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Troy Municipal Judge Steps Down
Allen Dye cites Troy’s financial struggles in resignation letter
Troy City Hall. File photo by Lido Vizzutti | Flathead Beacon
Troy Municipal Judge Allen Dye has decided to step down from the bench on Feb. 1. The departure is yet another in the tiny, northwest Montana town’s government, which in the last year has had a mayor recalled and a city attorney fired, rehired and then resign.

Dye cited the town’s finical struggles and dwindling caseload as his reasons to leave the courtroom. Now it will be up to Mayor Tony Brown and the four-person council to find a replacement.

“I have observed the city and heard the cries of financial despair through the past years,” Dye wrote in his resignation latter, dated Dec. 31. “I have seen the leaders of this city attempt to cut expenditures through community services, employee expenses, and training. With this in mind, I have watched the cases in the court continue to dwindle in number and though I realize the court’s business is not a cash flow agenda, I cannot help but view the lack of incoming cases as a lack of revenue and a larger burden of overhead the city must endure.”

Dye goes on the write that with the financial issues Troy faces, having both a municipal judge and clerk just doesn’t make sense, in his opinion. He then suggests that the current court clerk, Terrie Lenhart, serve as both clerk and judge. Lenhart became court clerk in 2012.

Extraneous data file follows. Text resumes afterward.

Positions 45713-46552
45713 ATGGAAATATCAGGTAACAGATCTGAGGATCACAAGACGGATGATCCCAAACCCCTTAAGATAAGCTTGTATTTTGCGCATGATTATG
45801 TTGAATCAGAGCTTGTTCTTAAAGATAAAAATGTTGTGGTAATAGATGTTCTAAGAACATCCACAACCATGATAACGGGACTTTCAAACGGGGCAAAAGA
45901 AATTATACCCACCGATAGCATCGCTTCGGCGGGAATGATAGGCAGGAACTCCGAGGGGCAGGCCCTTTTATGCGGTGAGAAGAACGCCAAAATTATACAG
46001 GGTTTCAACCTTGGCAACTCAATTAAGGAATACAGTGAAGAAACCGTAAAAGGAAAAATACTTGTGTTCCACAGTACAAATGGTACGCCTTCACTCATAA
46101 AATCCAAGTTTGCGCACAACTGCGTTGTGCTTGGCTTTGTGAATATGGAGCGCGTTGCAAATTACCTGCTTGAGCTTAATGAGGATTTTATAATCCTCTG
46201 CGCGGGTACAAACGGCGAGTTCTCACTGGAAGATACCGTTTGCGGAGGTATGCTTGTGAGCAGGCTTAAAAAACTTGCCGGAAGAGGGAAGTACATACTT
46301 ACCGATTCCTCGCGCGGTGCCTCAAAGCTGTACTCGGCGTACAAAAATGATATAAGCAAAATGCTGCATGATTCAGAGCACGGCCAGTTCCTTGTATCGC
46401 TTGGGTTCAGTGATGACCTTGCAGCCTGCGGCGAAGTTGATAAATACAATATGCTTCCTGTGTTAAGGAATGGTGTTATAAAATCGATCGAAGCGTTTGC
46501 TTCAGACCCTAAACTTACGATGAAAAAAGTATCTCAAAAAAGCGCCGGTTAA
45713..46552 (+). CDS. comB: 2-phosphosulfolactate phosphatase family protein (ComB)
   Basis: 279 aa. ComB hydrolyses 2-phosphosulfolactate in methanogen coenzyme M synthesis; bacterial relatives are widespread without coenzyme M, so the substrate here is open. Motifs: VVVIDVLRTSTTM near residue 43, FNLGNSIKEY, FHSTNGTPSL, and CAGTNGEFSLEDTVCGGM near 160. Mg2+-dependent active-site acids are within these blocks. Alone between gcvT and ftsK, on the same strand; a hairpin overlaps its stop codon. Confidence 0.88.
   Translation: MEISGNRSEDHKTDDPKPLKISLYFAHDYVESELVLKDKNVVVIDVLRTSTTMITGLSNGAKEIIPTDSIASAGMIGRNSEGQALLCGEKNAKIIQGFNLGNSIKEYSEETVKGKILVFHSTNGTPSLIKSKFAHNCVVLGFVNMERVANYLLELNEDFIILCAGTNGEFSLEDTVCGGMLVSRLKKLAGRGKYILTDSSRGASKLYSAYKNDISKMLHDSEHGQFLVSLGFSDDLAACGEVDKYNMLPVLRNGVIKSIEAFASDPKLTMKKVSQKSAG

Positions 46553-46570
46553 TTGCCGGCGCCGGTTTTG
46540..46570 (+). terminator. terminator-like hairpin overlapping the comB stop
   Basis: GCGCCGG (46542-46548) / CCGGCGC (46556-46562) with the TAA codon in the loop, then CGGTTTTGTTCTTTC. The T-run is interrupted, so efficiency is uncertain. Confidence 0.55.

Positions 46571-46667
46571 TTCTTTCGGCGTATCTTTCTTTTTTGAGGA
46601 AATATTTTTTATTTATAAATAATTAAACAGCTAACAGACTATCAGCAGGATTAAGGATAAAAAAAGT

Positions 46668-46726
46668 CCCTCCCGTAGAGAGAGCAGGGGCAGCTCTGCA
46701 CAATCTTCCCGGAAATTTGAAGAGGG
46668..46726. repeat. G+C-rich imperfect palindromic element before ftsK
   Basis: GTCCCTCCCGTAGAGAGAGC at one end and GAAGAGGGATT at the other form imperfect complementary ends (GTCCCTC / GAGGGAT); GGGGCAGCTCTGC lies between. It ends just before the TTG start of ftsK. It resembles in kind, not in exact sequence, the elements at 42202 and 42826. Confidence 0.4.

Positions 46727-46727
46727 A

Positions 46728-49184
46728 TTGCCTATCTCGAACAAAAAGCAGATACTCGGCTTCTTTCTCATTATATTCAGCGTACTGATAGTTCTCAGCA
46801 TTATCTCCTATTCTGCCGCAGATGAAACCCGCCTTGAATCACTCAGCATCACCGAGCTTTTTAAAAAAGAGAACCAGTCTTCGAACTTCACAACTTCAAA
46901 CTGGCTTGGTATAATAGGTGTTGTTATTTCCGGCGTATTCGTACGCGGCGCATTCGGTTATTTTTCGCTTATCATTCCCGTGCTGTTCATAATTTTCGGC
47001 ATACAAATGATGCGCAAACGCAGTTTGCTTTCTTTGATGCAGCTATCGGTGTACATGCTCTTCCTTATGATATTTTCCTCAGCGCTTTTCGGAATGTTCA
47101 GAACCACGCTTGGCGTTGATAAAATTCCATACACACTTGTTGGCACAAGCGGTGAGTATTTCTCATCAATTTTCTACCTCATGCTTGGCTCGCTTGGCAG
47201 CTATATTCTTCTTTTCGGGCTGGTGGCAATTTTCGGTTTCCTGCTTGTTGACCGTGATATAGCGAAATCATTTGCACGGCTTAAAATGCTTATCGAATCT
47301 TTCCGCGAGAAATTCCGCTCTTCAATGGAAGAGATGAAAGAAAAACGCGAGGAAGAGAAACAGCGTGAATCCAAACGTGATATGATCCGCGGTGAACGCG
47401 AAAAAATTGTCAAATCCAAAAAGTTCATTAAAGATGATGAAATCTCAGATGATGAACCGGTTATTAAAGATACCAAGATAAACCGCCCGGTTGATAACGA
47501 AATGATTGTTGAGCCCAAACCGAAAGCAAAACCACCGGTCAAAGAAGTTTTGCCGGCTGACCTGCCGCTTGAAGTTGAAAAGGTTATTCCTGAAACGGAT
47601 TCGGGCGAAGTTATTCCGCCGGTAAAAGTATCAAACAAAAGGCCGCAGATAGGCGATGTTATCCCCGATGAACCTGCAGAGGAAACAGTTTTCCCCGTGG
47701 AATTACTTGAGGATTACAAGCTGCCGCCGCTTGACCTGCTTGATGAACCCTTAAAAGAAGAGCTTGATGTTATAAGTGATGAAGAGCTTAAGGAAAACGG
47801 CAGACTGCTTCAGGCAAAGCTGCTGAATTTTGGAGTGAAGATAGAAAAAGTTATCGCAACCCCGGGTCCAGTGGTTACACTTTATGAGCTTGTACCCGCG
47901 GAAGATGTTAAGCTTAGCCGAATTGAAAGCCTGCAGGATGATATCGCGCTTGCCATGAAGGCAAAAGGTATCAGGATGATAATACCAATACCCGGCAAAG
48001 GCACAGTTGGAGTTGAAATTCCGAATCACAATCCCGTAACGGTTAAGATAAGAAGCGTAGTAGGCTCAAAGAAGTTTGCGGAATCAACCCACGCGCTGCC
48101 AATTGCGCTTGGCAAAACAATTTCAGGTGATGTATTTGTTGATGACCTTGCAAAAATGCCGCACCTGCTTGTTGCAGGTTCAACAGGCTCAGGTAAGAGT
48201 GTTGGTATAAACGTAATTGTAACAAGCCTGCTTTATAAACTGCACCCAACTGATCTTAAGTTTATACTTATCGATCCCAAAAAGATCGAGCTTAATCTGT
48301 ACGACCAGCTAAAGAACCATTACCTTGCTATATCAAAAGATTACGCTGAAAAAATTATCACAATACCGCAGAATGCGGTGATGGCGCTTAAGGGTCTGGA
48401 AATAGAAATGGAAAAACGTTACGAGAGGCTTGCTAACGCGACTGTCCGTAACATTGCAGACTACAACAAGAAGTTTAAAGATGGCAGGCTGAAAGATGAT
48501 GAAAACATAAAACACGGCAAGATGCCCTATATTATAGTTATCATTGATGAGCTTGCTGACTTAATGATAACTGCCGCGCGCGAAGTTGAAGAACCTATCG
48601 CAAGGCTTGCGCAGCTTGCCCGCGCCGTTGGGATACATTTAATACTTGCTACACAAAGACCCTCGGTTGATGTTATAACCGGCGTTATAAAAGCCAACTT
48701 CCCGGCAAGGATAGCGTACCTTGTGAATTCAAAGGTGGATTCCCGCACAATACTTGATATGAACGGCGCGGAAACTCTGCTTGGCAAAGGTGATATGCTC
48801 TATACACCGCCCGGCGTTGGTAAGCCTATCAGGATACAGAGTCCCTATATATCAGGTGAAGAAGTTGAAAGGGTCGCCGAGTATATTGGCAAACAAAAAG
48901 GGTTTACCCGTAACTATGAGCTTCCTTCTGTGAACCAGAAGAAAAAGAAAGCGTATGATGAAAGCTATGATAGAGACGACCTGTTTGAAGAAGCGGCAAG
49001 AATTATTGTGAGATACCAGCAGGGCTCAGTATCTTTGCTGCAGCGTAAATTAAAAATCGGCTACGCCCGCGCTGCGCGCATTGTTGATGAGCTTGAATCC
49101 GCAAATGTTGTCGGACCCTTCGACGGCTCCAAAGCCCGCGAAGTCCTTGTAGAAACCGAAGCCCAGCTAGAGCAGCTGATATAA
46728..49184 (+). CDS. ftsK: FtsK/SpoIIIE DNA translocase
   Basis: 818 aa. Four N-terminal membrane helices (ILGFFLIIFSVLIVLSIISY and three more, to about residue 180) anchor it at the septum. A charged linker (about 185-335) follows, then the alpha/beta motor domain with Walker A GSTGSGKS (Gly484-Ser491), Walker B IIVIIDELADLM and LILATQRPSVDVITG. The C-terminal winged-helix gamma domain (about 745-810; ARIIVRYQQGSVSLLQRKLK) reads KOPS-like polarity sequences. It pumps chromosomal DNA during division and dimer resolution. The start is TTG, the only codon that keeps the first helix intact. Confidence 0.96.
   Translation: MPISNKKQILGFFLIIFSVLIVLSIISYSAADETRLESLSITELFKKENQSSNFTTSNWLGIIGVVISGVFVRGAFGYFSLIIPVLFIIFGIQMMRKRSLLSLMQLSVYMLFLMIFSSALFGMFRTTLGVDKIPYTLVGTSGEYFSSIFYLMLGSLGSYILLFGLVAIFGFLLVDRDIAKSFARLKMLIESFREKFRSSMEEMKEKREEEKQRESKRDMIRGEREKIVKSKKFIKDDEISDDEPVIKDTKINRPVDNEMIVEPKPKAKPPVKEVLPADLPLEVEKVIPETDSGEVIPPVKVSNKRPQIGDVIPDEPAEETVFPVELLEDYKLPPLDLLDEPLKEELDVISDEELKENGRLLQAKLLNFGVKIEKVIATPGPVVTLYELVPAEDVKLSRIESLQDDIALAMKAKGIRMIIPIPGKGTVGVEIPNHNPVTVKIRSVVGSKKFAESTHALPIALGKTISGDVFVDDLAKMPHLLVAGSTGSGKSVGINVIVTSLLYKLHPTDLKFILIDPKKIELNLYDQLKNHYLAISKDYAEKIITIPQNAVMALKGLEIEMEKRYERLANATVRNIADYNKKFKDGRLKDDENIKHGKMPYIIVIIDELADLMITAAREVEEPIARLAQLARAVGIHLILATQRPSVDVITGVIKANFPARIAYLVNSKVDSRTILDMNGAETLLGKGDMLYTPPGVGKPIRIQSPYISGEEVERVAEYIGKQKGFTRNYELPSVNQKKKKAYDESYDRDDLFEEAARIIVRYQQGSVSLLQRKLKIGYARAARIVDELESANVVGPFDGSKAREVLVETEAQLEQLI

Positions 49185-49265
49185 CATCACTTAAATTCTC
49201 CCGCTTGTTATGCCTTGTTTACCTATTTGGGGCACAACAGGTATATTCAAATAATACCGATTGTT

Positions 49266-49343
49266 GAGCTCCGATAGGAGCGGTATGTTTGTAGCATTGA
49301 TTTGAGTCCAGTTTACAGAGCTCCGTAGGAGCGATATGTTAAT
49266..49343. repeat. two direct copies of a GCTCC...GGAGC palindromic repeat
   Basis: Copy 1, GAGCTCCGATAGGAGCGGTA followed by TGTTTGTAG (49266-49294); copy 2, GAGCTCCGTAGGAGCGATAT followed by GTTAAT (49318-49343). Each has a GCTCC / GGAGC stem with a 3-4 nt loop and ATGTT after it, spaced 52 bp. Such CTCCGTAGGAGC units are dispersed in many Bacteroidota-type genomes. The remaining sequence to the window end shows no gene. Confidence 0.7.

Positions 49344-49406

Troy’s city government has seen many new faces in the last year. In January 2012, the city council welcomed two new members, Joe Arts and Crystal Denton. A month later, City Attorney Charles Evans was fired by then-mayor Donald Banning. In May, Banning lost a recall election and was then replaced by Brown, who had served as mayor in the 1970s. Soon after, Evans returned as city attorney. In late September, Evans announced he would step down because of deteriorating hearing. Heather McDougall replaced him on Nov. 26, 2012.

Mayor Brown said he met with Dye to talk about his resignation during the first week of January. Brown says the city council would discuss how to replace the judge at the next city council meeting. He said he wasn’t concerned about finding a replacement and wished Dye well in the future.

“He’s done a very good job for us, but if he has other things he’d like to do then I’m happy for him,” Brown said.

Brown had few insights into how Dye would be replaced, saying that would be a decision for the entire city council.

According to Lenhart, Dye became Troy’s municipal judge in 2009 and prior to that was a police officer in San Jose, Calif. Dye concluded his resignation letter by saying he was proud of how his court has grown and progressed in recent years.

“While I am saddened by leaving, together you can all look forward to welcoming new faces and whatever unique experiences these individuals bring with them,” he wrote. “I hope they will prove as smart, resourceful and enthusiastic as this great little city and its people deserve.”
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